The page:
Writing for the court, Chief Justice John Roberts set a clear definition of that term and how it can be used in corruption convictions.
“In sum, an ‘official act’ is a decision or action on a ‘question, matter, cause, suit, proceeding or controversy,” Roberts wrote. “Setting up a meeting, talking to another official, or organizing an event (or agreeing to do so) — without more — does not fit that definition of an official act.”
He later added, “There is no doubt that this case is distasteful; it may be worse than that,” Roberts wrote. “But our concern is not with tawdry tales of Ferraris, Rolexes, and ball gowns. It is instead with the broader legal implications of the Government’s boundless interpretation of the federal bribery statute. A more limited interpretation of the term ‘official act’ leaves ample room for prosecuting corruption, while comporting with the text of the statute and the precedent of this court.”
The impact should extend far beyond McDonnell’s conviction, said Steve Vladeck, CNN contributor and professor of law at American University Washington College of Law.
“Today’s ruling should clarify — and dramatically narrow –the scope of federal anti-corruption law, and could open the door to challenges from a number of other former public officials convicted under these federal laws, including Governor McDonnell’s wife, Maureen, former Illinois governor Rod Blagojevich, and others.”
Roberts himself seemed to acknowledge how the case is being closely watched by politicians, those who seek to influence them and other politicians also serving prison time for their own convictions.
The government argued that McDonnell received loans, deluxe shopping trips and golf outings and in return used the power of his office to help Williams’ company.
McDonnell — who attended oral arguments with his wife Maureen — asked the Supreme Court to reverse his conviction. In 2015, he had been on the verge of reporting to prison for his two-year sentence when the court allowed him to stay out of jail pending his appeal.
McDonnell’s lawyers argued that his actions were limited to routine political courtesies and he never put his thumb on a scale by exercising government power on Williams’ behalf.
The case centered around the question of what constitutes the scope of an “official action” under federal corruption law — and at oral arguments, several justices searched for the proper line to draw between the regular activities of a politician and actions that could violate corruption laws.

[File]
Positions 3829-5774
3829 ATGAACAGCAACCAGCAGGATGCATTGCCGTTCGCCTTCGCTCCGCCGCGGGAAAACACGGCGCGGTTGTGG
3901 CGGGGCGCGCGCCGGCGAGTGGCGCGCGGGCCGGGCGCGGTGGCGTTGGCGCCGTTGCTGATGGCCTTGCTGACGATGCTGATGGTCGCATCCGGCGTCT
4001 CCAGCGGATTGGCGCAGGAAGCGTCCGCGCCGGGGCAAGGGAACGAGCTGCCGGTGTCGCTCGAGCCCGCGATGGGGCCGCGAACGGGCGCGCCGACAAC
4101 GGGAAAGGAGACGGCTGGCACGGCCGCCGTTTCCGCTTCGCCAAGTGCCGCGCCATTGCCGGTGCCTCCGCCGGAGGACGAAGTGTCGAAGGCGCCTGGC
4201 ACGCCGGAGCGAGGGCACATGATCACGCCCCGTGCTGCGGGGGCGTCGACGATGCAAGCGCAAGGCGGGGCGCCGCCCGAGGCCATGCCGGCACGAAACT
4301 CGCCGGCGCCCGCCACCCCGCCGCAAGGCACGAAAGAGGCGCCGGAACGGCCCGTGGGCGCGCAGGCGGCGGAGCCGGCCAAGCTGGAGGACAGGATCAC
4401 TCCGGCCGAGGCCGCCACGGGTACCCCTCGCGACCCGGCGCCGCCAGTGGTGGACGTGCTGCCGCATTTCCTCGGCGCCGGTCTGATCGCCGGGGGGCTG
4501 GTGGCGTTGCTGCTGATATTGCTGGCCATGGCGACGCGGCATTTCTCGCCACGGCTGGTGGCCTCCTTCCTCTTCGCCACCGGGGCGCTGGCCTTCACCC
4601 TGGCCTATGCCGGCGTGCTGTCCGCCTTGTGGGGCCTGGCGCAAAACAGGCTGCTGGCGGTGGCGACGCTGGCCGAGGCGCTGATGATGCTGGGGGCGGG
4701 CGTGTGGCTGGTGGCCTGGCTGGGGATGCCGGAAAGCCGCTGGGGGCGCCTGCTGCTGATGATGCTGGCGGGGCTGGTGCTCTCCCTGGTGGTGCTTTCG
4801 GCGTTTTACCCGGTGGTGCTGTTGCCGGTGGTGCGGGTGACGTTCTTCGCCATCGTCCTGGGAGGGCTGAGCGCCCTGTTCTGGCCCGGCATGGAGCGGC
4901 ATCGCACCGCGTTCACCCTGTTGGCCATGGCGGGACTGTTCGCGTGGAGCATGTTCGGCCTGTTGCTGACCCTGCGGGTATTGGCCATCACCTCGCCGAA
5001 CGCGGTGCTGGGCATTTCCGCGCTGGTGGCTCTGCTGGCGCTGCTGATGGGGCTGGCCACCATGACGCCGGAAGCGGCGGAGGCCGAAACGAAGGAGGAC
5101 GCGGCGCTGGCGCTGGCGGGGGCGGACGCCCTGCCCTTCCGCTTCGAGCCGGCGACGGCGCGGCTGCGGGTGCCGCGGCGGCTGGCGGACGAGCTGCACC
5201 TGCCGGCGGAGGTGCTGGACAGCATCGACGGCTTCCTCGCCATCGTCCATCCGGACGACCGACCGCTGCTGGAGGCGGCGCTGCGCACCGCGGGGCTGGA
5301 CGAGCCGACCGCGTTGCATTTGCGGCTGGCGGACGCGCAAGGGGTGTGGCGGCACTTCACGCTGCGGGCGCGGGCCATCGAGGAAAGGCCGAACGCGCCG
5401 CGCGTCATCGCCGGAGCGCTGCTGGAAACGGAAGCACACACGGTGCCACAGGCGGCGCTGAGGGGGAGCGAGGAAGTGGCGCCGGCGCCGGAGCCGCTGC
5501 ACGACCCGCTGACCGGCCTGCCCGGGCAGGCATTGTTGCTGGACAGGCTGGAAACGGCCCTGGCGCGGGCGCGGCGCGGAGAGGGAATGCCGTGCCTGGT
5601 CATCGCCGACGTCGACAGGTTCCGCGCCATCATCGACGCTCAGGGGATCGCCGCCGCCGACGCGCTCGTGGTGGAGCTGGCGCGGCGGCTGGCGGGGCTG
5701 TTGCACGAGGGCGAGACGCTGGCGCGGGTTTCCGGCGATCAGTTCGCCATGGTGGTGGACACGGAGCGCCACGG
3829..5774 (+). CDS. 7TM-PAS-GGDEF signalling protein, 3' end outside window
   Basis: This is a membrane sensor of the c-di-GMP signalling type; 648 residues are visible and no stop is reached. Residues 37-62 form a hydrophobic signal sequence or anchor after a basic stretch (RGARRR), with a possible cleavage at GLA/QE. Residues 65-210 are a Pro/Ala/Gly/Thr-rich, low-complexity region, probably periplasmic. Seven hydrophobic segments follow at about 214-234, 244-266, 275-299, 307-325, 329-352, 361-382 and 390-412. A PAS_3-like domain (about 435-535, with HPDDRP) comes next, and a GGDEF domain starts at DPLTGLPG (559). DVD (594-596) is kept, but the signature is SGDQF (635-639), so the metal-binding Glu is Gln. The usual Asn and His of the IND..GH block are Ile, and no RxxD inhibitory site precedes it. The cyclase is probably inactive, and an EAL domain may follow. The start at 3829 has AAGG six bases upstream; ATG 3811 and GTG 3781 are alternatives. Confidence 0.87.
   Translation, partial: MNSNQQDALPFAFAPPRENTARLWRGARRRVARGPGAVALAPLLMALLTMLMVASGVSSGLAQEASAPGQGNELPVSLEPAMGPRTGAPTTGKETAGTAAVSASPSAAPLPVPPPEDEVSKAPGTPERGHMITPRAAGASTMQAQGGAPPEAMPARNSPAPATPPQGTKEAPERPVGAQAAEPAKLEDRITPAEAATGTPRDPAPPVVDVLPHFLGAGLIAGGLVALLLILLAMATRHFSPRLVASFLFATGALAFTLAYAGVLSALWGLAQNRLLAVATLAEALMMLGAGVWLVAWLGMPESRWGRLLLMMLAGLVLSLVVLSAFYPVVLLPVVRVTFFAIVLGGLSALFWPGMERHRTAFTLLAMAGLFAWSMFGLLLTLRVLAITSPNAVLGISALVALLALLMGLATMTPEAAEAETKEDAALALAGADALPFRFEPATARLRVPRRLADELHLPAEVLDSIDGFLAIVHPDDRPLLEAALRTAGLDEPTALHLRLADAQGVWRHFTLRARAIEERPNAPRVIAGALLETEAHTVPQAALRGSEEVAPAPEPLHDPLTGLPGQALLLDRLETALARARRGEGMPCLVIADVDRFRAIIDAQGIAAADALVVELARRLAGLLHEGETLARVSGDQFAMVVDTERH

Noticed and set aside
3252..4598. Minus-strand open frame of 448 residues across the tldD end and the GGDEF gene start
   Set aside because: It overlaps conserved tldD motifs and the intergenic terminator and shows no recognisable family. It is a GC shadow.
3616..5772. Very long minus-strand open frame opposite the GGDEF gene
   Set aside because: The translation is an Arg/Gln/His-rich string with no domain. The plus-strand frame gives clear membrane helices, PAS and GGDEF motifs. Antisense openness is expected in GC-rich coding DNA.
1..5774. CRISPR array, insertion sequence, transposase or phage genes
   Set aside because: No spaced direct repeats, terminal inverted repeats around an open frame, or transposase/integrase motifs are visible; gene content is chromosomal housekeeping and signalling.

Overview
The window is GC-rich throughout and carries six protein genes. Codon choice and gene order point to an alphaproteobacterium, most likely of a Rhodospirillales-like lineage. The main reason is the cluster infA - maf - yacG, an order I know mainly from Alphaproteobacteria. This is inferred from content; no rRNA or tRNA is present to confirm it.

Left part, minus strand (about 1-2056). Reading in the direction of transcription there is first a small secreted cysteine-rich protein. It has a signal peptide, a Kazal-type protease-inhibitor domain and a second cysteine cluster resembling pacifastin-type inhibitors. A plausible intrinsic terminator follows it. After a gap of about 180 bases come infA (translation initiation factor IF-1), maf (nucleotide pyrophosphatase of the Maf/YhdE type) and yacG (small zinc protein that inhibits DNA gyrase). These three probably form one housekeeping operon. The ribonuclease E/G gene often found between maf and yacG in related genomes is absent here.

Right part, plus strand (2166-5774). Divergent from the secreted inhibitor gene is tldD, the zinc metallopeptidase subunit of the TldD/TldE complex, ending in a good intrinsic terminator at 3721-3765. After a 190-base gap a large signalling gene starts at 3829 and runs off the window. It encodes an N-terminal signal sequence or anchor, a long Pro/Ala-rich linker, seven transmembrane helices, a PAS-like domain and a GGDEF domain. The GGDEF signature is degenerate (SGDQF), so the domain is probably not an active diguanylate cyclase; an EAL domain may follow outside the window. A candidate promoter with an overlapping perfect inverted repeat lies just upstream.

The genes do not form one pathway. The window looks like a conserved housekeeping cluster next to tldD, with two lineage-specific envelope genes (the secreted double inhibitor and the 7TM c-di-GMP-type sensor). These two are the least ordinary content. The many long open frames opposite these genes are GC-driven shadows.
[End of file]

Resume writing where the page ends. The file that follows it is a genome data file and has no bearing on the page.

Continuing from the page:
Public officials, as well as those who appear before them have been carefully watching the case to see the boundaries they face when interacting with constituents, donors and business leaders.
Noel Francisco, a lawyer for McDonnell, argued that the lower courts stretched “corruption laws beyond recognition.”
“This case marks the first time in our history that a public official has been convicted of corruption despite never agreeing to put a thumb on the scales of any government decision,” Francisco argued in court papers. Francisco told the justices that in order someone to violate the law, they would need to either make a decision on behalf of the government or try to use his influence to pressure another person with governmental power to make a decision on an action.
He said that the government’s position in the case puts “every federal, state and local official nationwide in its prosecutorial crosshairs.”
At oral arguments, justices also questioned the scope of federal laws prosecutors used to convict McDonnell and struggled with where the line is between routine political action and the “official act” that would trigger corruption statutes.
Roberts pointed out that former White House counsels on both sides of the aisle argued in a brief that if the lower court decision is upheld it would, “cripple the ability of elected officials to fulfill their role in a representative democracy.”
The skepticism cut across the bench, with more liberal Justice Stephen Breyer being the most vigorous questioner of the government and expressing concern that the Justice Department could wield “enormous power” and that prosecutors could be “overly zealous.” He also repeatedly stressed concern that such laws could put at risk “behavior that is common.”